The Bill of Rights

Why is it that it seems that everyone refers to the first ten amendments to the Constitution as something separate and apart from the Constitution, itself? Because those who do that don’t understand the Constitution.

If you look at the history of the Constitution you’re going to be shocked. We shouldn’t even have a Constitution. Technically, there never was a “constitutional convention” because such a convention was never authorized.

When the colonies first became thirteen, separate, distinct, and independent nations they made the decision to band together for their “common good”. I.e., certain and specific duties that each of them would have to do independently they perceived could be done better by an organization created for that purpose – performing those common tasks. Voila! The Articles of Confederation.

The “problem” with the Articles was that they were inefficient and didn’t go far enough in explaining what duties and authority the new federal government had. Nor did they give that government the power to enforce its authority. Those we refer to as “the Founders” decided that they’d had enough and determined to make things better.

A convention was called. Not a constitutional convention as the Constitution didn’t even exist. This convention was called in order to “fix” the Articles. Make them better. Make them work. Only, that isn’t quite what happened.

Based on the concept so wonderfully stated in the Declaration of Independence that people have the right to change their government when they decide to do so, the delegates to the convention decided that there was no “fixing” the Articles. It was necessary to simply throw them out and start all over. And that’s precisely what they did.

In some respects, the convention was a knock-down, drag-out fight. That fight was over whether a centralized government would be superior in all respects to the governments of the new nations formed out of the former colonies. Those advocating a “strong”, centralized government essentially lost the fight.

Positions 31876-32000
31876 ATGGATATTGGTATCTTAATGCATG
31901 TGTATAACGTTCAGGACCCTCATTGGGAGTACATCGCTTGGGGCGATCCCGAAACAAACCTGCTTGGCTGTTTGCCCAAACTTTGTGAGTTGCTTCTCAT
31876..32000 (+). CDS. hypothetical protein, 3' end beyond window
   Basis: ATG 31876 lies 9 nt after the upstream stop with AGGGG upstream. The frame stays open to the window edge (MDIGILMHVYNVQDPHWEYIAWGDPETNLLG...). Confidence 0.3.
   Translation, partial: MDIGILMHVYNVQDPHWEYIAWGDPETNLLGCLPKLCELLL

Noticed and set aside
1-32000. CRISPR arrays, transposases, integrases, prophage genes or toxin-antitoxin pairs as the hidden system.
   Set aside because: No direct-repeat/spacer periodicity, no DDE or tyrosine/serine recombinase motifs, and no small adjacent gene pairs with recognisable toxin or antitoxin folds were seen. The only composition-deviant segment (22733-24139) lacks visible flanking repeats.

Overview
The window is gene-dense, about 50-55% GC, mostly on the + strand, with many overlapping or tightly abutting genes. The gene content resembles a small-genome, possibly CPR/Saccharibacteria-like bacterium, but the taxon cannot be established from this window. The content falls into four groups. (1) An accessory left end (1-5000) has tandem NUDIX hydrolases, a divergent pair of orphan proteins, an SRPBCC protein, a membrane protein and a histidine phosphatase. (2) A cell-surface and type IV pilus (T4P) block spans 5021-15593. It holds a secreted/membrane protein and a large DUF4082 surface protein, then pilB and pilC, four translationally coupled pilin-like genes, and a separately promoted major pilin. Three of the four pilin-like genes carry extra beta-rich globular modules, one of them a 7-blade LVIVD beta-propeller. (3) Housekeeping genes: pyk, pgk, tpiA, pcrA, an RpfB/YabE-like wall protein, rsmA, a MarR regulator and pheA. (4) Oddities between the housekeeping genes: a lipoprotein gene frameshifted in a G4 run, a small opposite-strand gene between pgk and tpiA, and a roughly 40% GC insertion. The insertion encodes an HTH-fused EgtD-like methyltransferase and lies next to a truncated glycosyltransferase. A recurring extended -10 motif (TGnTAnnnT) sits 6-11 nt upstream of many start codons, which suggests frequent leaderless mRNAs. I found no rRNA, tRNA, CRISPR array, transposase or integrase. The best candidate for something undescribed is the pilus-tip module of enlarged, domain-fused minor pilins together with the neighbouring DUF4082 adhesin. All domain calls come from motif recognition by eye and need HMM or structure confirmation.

The result of those efforts was really not “new”. It was simply a more detailed version of the Articles with a whole lot more information and explanation. Not only did it set out the duties and responsibilities of each branch of government but it also made room for future changes.

The process chosen was the amendment process. Amendments can be called for by Congress or the nations. In either case, it requires that two-thirds of the existing nations of the Republic agree to any proposed amendments, or “ratification”.

It seemed that the Constitution covered all of the bases. Except for one. There was no explicit guarantee of individual and national rights. There was nothing in the Constitution, as ratified, that specifically stated that government at all levels was required to guarantee those rights. But, the Constitution was ratified anyway. How could that be with so many people of power and influence demanding such guarantees?

There was a compromise. It was really rather simple. Those objecting to dealing with a guarantee of rights in the immediate version of the Constitution agreed to do two things: 1) get it ratified first; and, 2) use the amendment process to include those guarantees wanted by so many. And that’s what happened.

James Madison, et al., placed a bill before Congress calling for such guarantees. Hint – that’s why the first ten amendments are referred to the “bill” of rights. It was a bill, a proposal. It called for amending the Constitution and set out a number of changes. Those proposed changes were changed. Then those changes were changed until, finally, we ended up with what we have today. The first ten amendments.

Now, the interesting thing about this is that most people have never heard of the clause that states that all amendments to the Constitution, once ratified by the requisite number of nation-States, become a part of the Constitution as if they had been originally included. There is no amendment separate and apart from the Constitution.

So the next time you hear someone refer to the “Bill of Rights” ask them if they’re referring to the Constitution, itself, or to the actual bill which resulted in the all of those amendments to the Constitution. Then smile to yourself and bless their little hearts for trying.

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2 Comments on "The Bill of Rights"

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Semper
Member
Semper

Has anyone else noticed that the constant attacks on the Constitution are piecemeal? There’s always some hidden agenda. Refer to the amendments as something different from the Constitution, itself, and you can claim that you’re not attacking “the Constitution”. Leftists need mental help.

Crusader
Member
Crusader

good point

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